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Issuing Equity

As a company grows, its growth prospects will likely require additional financing. For many companies, raising new capital can be done by issuing more common stock. This may be done privately, where new shares are sold to existing owners or to investors within the personal networks of these existing owners. However, for efficiency reasons, many companies choose to issue new stock on an organized exchange. A company's first issue of common stock to the public is called an Initial Public Offering. Afterwards, a corporation may issue new equity at any time in order to finance its growth. When new common shares are offered to existing shareholders first, this is called a rights offering.

Underwriters play an important role in the issue of new securities. Underwriters help price and sell the new securities, often by buying the securities themselves and reselling them. To manage risk, underwriters often work together in groups, called syndicates. Typically, major financial institutions such as banks all offer underwriting services.

The Costs of Issuing Equity
Spread: The difference between the price that the underwriter pays the issuing company for each new security and the price that the underwriter resells the security at is known as the spread. The spread is considered to be a direct expense incurred from issuing the new equity. Direct expenses of any new issue must be reported on a prospectus given to the Securities and Exchange Commission.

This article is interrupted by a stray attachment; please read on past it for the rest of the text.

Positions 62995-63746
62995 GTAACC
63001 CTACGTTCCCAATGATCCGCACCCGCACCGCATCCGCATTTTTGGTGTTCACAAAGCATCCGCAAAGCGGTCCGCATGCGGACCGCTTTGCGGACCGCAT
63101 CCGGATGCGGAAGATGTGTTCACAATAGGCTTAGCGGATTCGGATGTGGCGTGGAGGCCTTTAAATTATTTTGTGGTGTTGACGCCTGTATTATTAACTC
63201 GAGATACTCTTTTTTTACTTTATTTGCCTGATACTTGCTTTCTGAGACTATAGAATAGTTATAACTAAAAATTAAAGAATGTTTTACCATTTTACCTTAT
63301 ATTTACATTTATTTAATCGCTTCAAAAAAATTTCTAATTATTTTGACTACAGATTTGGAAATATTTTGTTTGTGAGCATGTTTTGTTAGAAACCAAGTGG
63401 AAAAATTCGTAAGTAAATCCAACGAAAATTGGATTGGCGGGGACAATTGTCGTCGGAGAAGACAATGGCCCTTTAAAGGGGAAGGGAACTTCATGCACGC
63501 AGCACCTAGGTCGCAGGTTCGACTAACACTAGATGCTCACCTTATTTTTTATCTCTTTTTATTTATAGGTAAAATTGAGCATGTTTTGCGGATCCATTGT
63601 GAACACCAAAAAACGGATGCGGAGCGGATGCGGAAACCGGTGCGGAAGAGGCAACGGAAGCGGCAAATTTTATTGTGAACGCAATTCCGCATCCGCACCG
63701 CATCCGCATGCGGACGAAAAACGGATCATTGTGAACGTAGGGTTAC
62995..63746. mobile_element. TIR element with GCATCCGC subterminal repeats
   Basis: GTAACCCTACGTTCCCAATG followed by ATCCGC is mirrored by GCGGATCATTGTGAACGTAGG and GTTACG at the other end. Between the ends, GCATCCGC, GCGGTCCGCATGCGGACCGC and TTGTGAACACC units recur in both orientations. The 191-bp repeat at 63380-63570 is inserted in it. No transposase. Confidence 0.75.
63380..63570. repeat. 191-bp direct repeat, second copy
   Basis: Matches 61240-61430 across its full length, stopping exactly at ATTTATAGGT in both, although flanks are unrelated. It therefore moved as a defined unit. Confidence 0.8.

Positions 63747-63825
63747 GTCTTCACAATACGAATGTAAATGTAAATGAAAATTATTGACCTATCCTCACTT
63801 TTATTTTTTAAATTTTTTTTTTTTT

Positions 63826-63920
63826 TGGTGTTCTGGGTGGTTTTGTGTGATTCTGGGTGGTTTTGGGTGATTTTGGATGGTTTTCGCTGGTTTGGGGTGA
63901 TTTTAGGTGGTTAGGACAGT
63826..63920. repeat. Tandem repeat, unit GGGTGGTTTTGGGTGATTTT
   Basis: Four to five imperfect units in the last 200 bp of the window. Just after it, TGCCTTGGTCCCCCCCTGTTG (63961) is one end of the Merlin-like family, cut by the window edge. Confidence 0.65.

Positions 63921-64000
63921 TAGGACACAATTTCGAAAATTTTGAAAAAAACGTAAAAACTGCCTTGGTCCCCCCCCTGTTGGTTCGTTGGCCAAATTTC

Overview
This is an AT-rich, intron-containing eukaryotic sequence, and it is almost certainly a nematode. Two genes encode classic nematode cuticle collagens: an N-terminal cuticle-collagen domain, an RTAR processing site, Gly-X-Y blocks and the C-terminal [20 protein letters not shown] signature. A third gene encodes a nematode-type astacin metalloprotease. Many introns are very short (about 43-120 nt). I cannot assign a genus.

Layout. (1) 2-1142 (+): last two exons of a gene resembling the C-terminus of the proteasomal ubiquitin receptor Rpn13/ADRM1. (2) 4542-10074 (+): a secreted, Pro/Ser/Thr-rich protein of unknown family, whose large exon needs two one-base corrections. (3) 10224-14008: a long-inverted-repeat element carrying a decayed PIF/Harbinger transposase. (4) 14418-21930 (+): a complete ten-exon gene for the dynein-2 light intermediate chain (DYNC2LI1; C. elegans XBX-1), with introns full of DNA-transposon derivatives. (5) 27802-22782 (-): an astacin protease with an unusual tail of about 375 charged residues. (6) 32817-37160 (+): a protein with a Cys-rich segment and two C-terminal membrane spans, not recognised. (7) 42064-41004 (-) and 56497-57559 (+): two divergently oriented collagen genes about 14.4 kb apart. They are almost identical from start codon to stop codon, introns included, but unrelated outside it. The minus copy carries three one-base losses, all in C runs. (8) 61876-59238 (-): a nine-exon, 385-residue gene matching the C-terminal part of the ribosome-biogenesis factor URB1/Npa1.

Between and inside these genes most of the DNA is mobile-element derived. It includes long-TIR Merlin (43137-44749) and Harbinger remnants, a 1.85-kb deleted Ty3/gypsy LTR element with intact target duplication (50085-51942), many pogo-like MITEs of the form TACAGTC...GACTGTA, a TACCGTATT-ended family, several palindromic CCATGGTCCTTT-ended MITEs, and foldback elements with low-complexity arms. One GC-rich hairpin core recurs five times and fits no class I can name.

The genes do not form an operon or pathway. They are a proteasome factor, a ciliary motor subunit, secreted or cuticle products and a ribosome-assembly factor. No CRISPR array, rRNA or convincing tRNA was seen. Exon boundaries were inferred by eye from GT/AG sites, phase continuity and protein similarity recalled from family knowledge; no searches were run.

Other Direct Expenses: Legal fees, filing fees and taxes for example are other direct expenses paid by the issuing firm. Direct expenses must be reported on a company’s prospectus.

Indirect Expenses: An issuing company may incur other costs such as the cost of management’s time working on the security issue. These fees are not reported on the company’s prospectus.

Abnormal Returns: The announcement of a new issue causes the price of existing stock to drop. Since the firm raises money in any new issue, the price should not drop since we would not expect a dilution affect if the new issue is correctly priced.

Underpricing: Often during an IPOs the a new issue will be underpriced. This leaves cash on the table that could have been collected if it was appropriately priced. One explanation is the winner’s curse. That is, because smart investors are able to get their hands on hot IPOs, when the average investor wins and gets shares from a new issue, it is probably because the smart investor knew better and avoided the issue. An underwriter may underprice the stock to attract more average investors.

Overallotment (Green Shoe) Option: Underwriters may buy more shares from the issuing company at the offer price when the underwriter allots more shares to investors than issued.

Categories within Issuing Equity

Rights Offering

Postings: 40

A rights offering is an issue of common stock that is offered to existing shareholders. Pre-emptive rights may be included in a corporations articles of incorporation that require a company to issue new common stock to existing shareholders first, in order to allow existing shareholders to maintain their percentage ownership if they so desire.

Initial Public Offering (IPO)

Postings: 211

An initial public offering is the first time that a corporation sells its shares to the public in a financial market.

Discussion on stocks transaction

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